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Nomenclature - PowerPoint PPT Presentation


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Nomenclature. Names and formulas. Using Flow Charts. Ionic Formulas. Ions combine in small, whole number proportions so that the sum of oxidation numbers will be zero! Cations retain the name of the element and always comes first. Anions keep the root name but add “ide” ending. Examples….

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nomenclature

Nomenclature

Names and formulas

ionic formulas
Ionic Formulas
  • Ions combine in small, whole number proportions so that the sum of oxidation numbers will be zero!
  • Cations retain the name of the element and always comes first.
  • Anions keep the root name but add “ide” ending.
examples
Examples…
  • Lithium + chlorine
  • magnesium + bromine
  • aluminum + oxygen

Lithium Chloride

Magnesium Bromide

Aluminum Oxide

transition metals
Transition Metals
  • Some of the transition metals have variable oxidation numbers.

(They have more than one.)

Roman numerals are used to indicate oxidation numbers for elements with variable oxidation states.

Roman numerals are always positive!

examples1
Examples…
  • Nickel (III) oxide
  • Nickel (II) oxide
  • Fe2O3
  • FeO

Ni2O3

NiO

Iron (III) Oxide

Iron (II) Oxide

polyatomic ions
Polyatomic Ions
  • a group of atoms that stay together and have one oxidation number.
  • They combine like single atom ions, so that the total charge must be zero.
  • No name change here
examples2
Examples…
  • Na 1+ and SO42-
  • Ca 2+ and OH1-
  • NH41+ and O2-
  • NH41+ and PO43-

Sodium Sulfate

Calcium Hydroxide

Ammonium Oxide

Ammonium Phosphate

polyatomic ions charged building blocks polyatomic ions are mostly made of two non metals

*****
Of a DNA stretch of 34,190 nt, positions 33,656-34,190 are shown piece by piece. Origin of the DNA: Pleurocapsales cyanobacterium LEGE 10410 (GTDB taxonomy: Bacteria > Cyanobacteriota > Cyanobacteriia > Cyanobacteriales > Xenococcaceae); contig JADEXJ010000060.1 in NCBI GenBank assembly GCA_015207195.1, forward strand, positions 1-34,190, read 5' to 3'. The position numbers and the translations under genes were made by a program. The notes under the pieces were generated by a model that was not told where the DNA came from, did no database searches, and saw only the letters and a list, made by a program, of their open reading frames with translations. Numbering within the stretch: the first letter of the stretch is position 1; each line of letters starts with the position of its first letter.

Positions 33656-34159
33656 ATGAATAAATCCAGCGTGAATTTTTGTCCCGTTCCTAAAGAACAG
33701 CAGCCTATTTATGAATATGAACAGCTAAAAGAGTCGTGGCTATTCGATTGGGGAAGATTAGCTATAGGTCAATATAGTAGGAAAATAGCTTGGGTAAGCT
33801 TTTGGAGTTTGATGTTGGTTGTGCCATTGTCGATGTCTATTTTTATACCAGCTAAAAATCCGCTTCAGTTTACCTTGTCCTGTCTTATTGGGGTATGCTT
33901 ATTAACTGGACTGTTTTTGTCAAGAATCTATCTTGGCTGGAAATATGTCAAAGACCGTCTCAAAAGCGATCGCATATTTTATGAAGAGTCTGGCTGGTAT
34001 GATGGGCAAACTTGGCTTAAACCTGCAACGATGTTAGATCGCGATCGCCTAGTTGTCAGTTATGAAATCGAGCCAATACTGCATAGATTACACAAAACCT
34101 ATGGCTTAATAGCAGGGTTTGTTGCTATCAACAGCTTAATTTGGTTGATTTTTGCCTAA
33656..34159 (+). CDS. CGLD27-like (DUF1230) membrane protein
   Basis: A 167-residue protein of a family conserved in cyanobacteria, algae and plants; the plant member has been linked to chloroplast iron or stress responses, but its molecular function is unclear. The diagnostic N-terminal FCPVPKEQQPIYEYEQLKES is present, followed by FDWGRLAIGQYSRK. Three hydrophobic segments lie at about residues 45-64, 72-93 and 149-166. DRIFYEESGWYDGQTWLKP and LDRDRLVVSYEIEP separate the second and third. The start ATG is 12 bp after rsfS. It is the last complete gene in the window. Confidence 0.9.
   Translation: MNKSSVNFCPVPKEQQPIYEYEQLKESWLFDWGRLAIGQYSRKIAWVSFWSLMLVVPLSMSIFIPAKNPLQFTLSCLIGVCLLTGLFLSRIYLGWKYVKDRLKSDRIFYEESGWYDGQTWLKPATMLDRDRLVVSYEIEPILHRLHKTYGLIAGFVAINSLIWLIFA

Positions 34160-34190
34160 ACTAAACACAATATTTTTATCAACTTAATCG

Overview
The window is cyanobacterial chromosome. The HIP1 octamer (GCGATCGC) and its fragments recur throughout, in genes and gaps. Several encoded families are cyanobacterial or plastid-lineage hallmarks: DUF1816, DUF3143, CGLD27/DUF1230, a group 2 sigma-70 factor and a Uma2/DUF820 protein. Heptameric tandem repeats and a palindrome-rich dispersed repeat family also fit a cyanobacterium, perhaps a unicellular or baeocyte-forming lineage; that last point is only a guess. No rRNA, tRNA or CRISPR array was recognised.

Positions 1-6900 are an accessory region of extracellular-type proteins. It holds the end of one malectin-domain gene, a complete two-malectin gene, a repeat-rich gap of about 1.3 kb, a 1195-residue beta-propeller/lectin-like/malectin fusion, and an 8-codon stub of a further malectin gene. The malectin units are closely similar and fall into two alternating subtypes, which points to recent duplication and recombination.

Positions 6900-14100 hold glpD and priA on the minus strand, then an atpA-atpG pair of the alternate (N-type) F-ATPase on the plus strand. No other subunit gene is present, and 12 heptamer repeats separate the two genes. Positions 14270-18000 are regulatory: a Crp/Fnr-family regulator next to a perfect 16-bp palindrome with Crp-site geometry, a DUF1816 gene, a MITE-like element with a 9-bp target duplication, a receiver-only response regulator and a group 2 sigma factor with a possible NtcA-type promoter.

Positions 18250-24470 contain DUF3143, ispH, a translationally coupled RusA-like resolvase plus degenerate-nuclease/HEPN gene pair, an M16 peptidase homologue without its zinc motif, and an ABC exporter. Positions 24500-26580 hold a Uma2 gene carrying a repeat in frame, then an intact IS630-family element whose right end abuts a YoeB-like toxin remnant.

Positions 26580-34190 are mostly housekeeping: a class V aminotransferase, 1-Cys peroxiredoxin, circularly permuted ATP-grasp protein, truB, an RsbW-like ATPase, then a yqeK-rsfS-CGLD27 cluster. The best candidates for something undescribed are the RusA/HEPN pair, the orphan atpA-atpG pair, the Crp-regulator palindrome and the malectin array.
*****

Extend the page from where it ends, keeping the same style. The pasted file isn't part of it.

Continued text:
POLYATOMIC IONS (charged building blocks)Polyatomic ions are mostly made of two non-metals.

Ions with -1 charge

perbromate BrO4-1

bromate BrO3-1

bromite BrO2-1

hypobromite BrO-1

perchlorate ClO4-1

chlorate ClO3-1

chlorite ClO2-1

hypochlorite ClO-1

periodate IO4-1

iodate IO3-1

iodite IO2-1

hypoiodite IO-1

nitrate NO3-1

nitrite NO2-1

hydroxide OH-1

cyanide CN-1

acetate C2H3O2-1

Permanganate MnO4-1

bicarbonate HCO3-1

Ions with a -2 Charge

carbonate CO3-2

sulfate SO4-2

sulfite SO3-2

chromate CrO4-2

dichromate Cr2O7-2

oxalate C2O4-2

Ions with a -3 Charge

phosphate PO4-3

phosphite PO3-3

arsenate AsO4-3

Ions with +1 charge

ammonium ion NH4+1

name origins
Name Origins
  • “ate” suffix most common
    • bromate BrO3-1
  • “ite” suffix 1 oxygen less

than “ate”

    • bromite BrO2-1
  • “hypo” prefix 1 oxygen less

than “ite”

    • hypobromite BrO-1
  • “per” prefix 1 oxygen more

than “ate

    • perbromate BrO4-1
name covalent bounds
Name Covalent Bounds

NO2

CO2

PO3

SF4

SO3

  • Covalent Bonds
    • Between 2 or more non-metals
naming molecules
Naming Molecules
  • The least electronegative element comes first.
    • Increases Left to Right
    • Decreases top to bottom

2. A prefix is always used for the first and second element to indicate quantity and the suffix “ide” is applied

electronegativity
Electronegativity

The ability of an atom to attract the electrons of another

atom when bonded

INCREASING

DECREASING

prefixes to know
Prefixes to Know

1 = mono

2 = di

3 = tri

4 = tetra

5 = penta

6 = hexa

7 = hepta

(NEVER use the prefix Mono on the first element )

examples3
Examples…

PCl3

  • phosphorus trichloride
  • nitrogen trihydride
  • diphosphoruspentoxide
  • tetraiodineheptoxide
  • sulfur hexachloride
  • phosphorus pentoxide
  • dihydrogen monoxide

NH3

P2O5

I4O7

SCl6

PO5

H2O

examples4
Examples…

Carbon Dioxide

  • CO2
  • CO
  • SO3
  • N2O3
  • N2O5
  • AlCl3

Carbon Monoxide

Sulfur Trioxide

Dinitrogen Trioxide

Dinitrogen Pentaoxide

Aluminum Trichloride